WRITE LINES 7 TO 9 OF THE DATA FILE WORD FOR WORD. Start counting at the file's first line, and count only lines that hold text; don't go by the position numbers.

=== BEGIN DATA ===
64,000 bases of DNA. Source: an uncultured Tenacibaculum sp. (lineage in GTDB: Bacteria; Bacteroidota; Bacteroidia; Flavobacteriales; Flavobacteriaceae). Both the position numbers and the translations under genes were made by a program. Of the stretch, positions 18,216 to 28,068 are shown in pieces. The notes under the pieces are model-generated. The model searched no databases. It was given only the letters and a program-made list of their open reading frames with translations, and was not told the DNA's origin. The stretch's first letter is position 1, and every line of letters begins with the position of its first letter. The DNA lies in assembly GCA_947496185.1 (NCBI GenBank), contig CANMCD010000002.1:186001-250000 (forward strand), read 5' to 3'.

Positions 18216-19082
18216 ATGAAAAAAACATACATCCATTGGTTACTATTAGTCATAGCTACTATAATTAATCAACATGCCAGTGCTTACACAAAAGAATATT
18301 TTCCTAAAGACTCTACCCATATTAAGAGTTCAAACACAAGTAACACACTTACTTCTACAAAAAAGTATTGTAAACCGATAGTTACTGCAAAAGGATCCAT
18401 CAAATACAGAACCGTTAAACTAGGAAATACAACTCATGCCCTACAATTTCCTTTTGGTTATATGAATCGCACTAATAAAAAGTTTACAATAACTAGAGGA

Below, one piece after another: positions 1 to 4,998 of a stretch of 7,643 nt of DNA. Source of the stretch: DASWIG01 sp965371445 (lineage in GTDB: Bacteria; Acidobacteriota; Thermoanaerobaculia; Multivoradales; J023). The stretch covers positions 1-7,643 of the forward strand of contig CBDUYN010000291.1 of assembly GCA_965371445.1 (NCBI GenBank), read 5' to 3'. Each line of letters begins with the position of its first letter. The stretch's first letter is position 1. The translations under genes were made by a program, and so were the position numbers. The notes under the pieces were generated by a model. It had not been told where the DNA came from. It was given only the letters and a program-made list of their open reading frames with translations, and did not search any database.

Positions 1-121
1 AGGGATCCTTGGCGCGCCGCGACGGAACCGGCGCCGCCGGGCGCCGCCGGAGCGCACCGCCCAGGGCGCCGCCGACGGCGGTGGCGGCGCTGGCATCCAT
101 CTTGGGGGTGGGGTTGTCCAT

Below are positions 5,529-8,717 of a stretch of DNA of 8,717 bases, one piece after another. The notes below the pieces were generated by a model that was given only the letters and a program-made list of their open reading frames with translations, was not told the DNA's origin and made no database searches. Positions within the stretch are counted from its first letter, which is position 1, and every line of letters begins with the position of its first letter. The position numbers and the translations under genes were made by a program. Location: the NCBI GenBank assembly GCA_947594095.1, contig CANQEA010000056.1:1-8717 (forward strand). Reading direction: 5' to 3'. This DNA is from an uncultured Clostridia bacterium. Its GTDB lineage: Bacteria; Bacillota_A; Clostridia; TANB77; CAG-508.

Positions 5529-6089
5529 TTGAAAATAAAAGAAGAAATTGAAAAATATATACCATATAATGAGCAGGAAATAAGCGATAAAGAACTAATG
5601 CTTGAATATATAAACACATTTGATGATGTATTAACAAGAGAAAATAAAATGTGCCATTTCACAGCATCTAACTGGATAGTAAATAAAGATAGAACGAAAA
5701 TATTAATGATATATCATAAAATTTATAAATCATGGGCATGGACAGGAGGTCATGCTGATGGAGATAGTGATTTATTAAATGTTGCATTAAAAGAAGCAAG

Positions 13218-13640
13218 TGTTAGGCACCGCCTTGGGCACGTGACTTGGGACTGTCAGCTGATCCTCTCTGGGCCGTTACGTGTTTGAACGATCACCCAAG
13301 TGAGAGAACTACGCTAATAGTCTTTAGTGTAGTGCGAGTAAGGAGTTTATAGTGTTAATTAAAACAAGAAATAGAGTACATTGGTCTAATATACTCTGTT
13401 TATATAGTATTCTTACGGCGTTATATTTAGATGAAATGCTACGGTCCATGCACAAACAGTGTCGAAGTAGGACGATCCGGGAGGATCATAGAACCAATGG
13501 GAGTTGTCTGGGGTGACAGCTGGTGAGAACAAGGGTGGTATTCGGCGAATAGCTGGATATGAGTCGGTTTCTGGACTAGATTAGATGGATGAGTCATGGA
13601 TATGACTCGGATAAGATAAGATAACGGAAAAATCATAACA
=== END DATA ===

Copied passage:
Positions 1-121
1 AGGGATCCTTGGCGCGCCGCGACGGAACCGGCGCCGCCGGGCGCCGCCGGAGCGCACCGCCCAGGGCGCCGCCGACGGCGGTGGCGGCGCTGGCATCCAT
101 CTTGGGGGTGGGGTTGTCCAT